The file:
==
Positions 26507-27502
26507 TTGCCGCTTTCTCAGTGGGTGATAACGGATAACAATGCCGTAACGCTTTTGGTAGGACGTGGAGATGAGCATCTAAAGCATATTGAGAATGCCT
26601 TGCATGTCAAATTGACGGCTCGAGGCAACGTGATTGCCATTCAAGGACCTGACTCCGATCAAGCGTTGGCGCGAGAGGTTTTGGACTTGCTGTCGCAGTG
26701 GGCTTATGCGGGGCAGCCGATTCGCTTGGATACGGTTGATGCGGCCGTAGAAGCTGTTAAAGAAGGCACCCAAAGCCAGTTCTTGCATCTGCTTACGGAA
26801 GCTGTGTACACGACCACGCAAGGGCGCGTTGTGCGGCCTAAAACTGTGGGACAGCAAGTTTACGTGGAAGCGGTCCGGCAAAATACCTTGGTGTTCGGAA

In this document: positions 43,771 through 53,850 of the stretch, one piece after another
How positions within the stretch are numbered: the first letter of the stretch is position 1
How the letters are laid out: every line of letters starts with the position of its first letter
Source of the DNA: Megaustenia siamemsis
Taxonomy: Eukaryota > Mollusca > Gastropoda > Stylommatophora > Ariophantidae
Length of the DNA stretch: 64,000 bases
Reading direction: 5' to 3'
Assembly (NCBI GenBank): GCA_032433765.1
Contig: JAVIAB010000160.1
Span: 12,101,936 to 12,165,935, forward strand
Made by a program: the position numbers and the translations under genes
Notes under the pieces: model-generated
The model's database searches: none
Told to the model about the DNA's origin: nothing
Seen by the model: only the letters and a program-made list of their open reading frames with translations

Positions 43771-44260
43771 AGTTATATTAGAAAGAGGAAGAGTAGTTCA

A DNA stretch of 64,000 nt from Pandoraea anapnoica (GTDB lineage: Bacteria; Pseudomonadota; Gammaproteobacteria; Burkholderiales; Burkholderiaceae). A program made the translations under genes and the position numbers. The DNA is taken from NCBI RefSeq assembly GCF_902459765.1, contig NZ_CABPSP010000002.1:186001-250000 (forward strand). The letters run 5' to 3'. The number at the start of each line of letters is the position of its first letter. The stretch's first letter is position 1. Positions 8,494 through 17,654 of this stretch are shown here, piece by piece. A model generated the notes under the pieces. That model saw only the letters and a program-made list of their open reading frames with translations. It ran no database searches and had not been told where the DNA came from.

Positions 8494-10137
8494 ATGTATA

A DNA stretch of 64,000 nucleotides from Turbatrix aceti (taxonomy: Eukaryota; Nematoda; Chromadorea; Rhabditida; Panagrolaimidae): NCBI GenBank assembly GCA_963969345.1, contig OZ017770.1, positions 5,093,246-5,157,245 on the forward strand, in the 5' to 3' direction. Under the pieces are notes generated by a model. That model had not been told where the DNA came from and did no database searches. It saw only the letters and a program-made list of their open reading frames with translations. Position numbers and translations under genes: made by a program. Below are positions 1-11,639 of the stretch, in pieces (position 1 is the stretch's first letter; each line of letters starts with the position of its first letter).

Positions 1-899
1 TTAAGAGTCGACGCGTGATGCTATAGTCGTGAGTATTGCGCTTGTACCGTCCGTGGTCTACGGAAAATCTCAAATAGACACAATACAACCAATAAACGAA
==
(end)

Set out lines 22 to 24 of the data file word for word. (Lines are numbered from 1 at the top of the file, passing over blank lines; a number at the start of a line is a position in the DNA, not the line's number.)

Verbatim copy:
43771 AGTTATATTAGAAAGAGGAAGAGTAGTTCA

A DNA stretch of 64,000 nt from Pandoraea anapnoica (GTDB lineage: Bacteria; Pseudomonadota; Gammaproteobacteria; Burkholderiales; Burkholderiaceae). A program made the translations under genes and the position numbers. The DNA is taken from NCBI RefSeq assembly GCF_902459765.1, contig NZ_CABPSP010000002.1:186001-250000 (forward strand). The letters run 5' to 3'. The number at the start of each line of letters is the position of its first letter. The stretch's first letter is position 1. Positions 8,494 through 17,654 of this stretch are shown here, piece by piece. A model generated the notes under the pieces. That model saw only the letters and a program-made list of their open reading frames with translations. It ran no database searches and had not been told where the DNA came from.

Positions 8494-10137